Damning independent report lays bare Suffolk County Council's education failings
“We are sorry for the difficulties that some families have experienced as a result of how we have been doing things.
“We recognise that we have let down some children and young people as certain aspects of our services have simply not been good enough.”
Those were the stark words issued by Suffolk County Council last night after a damning independent report laid bare the failings in the authority’s special educational needs and disabilities (SEND service).
Lincolnshire County Council had been tasked this summer with carrying out an independent assessment of Suffolk’s SEND service after rising numbers of parents voiced their concerns.
The final report, published yesterday, highlighted a host of improvements needed, with Suffolk County Council’s education leaders vowing to make improvements. An open letter was penned to families apologising for the distress.
Cllr Rachel Hood, Conservative cabinet member for education, said: “We are determined to make the experiences of all our children, young people and families as good as it can be when they are faced with these challenges – that’s a commitment of the leader of Suffolk County Council.”
She continued: “As soon as this matter was raised at the time I became a member of the cabinet at the end of May, we acted immediately to get to the bottom of where we were with our SEND service, and I feel that the report has given us great clarity.
“I am very clear that as the cabinet member for special educational needs I want to make a fulsome apology to any parents and children that we have let down, because we take our parents and children in Suffolk and their education extremely seriously.
“It is an absolute priority to accept the recommendations in this report. We have already started implementing them, and we are determined to give our children and their parents as good an education and ability to go forwards with their lives as we can.
“I am a parent, I understand the distress that some of these matters have caused.”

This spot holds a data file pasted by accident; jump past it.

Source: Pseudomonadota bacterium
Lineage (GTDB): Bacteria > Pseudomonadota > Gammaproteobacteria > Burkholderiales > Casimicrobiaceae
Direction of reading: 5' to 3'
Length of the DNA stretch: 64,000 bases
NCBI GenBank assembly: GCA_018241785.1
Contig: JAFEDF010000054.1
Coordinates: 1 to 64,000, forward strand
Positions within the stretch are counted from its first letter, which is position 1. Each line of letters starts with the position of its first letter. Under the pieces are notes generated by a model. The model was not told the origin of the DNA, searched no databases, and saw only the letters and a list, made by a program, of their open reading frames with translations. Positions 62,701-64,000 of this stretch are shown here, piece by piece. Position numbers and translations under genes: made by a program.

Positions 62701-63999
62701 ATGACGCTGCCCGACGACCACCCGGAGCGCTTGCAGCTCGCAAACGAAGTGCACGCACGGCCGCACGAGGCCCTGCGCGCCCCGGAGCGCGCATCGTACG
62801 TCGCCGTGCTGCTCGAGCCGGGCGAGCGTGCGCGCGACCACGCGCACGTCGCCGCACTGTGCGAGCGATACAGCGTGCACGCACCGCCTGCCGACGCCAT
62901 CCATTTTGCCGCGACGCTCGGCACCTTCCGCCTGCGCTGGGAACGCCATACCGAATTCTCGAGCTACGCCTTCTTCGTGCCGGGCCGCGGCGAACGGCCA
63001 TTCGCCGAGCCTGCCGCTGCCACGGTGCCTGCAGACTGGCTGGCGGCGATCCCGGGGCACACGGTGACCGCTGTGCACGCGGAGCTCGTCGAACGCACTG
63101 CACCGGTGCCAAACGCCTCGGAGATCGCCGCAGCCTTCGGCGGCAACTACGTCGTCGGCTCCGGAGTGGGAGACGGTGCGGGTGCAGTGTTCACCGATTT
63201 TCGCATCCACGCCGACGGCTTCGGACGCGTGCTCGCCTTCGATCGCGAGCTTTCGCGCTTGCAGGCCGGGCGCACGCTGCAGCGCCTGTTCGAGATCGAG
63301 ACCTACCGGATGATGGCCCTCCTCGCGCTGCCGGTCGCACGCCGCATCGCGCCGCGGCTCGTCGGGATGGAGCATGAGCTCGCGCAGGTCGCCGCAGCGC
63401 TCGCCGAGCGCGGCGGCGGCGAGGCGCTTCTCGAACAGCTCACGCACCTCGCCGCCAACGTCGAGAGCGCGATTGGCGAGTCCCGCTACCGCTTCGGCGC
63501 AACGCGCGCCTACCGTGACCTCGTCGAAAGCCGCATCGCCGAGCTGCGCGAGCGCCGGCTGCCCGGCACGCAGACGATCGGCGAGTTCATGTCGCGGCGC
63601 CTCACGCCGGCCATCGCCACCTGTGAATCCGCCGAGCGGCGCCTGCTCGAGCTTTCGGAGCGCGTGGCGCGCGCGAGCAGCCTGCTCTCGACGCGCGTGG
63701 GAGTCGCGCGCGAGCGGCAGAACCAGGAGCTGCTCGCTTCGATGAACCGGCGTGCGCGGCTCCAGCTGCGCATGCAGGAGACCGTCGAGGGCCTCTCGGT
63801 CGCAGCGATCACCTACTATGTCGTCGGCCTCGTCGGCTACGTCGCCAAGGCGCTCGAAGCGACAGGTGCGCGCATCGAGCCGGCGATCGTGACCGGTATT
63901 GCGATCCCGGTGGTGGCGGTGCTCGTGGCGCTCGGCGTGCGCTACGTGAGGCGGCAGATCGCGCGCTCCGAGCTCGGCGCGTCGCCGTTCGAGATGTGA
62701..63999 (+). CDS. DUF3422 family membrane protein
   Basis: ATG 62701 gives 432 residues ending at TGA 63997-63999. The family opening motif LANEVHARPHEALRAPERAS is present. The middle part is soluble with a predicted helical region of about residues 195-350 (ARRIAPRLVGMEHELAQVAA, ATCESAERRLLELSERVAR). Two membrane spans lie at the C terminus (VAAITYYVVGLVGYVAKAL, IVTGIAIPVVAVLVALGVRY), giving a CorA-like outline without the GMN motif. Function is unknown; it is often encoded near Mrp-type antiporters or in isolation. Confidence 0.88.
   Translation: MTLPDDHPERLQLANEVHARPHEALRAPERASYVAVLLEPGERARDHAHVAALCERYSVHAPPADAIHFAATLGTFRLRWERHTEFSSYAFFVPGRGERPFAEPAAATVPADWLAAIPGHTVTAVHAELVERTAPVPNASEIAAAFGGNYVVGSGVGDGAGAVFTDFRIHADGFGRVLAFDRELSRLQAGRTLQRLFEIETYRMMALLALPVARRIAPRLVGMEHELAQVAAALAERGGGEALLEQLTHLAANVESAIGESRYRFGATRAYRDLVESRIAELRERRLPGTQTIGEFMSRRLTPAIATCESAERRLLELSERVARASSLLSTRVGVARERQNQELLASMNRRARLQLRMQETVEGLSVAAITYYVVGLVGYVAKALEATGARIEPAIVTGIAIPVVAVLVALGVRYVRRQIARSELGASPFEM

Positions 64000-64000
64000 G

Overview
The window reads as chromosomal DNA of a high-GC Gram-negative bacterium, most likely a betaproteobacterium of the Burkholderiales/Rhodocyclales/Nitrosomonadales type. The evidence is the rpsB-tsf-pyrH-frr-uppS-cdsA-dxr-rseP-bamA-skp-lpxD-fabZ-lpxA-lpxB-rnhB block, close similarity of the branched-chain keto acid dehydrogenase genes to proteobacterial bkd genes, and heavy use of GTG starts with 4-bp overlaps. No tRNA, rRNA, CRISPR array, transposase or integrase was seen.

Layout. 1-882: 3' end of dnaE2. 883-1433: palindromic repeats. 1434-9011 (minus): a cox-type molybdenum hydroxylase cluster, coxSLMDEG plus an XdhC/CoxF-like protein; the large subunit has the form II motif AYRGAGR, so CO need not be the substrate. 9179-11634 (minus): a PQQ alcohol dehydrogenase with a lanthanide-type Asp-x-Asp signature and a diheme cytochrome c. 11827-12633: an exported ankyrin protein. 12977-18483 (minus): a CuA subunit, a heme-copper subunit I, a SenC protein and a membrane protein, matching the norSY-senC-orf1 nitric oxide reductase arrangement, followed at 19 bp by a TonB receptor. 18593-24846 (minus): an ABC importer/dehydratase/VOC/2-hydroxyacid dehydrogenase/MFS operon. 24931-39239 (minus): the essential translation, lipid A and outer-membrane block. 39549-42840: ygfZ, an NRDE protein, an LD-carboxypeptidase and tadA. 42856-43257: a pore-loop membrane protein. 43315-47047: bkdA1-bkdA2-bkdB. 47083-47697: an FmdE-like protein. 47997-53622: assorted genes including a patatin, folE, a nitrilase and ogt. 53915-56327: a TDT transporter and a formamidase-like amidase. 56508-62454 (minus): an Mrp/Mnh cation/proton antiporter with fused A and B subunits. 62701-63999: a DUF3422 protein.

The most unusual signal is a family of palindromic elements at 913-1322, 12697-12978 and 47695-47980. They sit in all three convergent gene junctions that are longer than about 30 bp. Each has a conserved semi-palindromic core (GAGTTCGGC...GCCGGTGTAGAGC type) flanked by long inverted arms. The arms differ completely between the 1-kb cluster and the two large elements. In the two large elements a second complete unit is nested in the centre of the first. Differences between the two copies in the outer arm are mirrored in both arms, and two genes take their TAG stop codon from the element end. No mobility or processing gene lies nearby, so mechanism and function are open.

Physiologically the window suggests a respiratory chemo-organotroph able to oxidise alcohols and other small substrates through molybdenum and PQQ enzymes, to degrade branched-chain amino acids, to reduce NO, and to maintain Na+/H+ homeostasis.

Cllr Hood vowed that parents would “absolutely” see on the ground changes to improve their experiences.
While the review highlighted some strengths in the service, such as improvements in the time it took to process education health and care plans (EHCPs) – plans detailing individual requirements for youngsters’ education – and increased understanding of social, emotional and mental health needs, it said a host of areas were not performing well enough.
Key issues from the report include:
- A necessity for families to be involved in the EHCP assessments
- Timeliness in responding to calls and emails
- Lack of specific measures in some EHCPs
- The specialist education panel being “overwhelmed” with requests for specialist provision
- Pupils inappropriately placed in specialist places not suited to their needs
- Lack of identified caseworkers for children once they have an EHCP
- Requests for statutory assessments are not recorded
- High numbers of mediations over refusal for assessments
- Lack of routine tracking on annual reviews of EHCPs
- Lack of consistency in how parents are contacted
- Lack of transparency about process and decision-making
- Only pupils with EHCPs are eligible for specialist places, but the number of youngsters with EHCPs has nearly doubled since 2014.
Education staff believe the earlier testing of pupils coupled with more knowledge of those needs or conditions is behind the increase.
The report has made nine recommendations which will form the basis of an action plan for the authority, with education chiefs explaining that work had already begun.
Ros Somerville, the new assistant director for inclusion has now begun in post, while consultancy firm Impower has been hired as a 'strategic partner' to review case management and processes with EHCPs.
That organisation has already worked with 15 other local authorities with similar problems, with the tie-up beginning yesterday.
It is not yet clear how much that partnership will cost.
Other measures in the action plan include an analysis of training needed for the service, review of processes against the code of practice issued by the Department for Education and bolstered protocols with clinical commissioning groups over sharing necessary health data.
The authority said that additional resources may be required, which would need to be signed-off by the authority’s cabinet.
That is above and beyond the £45million already pledged for creating 870 new SEND places.
Parent campaigners had called for the review to include a legal audit, but the council has again ruled out any lawyer-led approach as it said Ofsted and the Care Quality Commission already carried out those.
More details on the action plan are expected to be published ahead of the December education scrutiny committee meeting.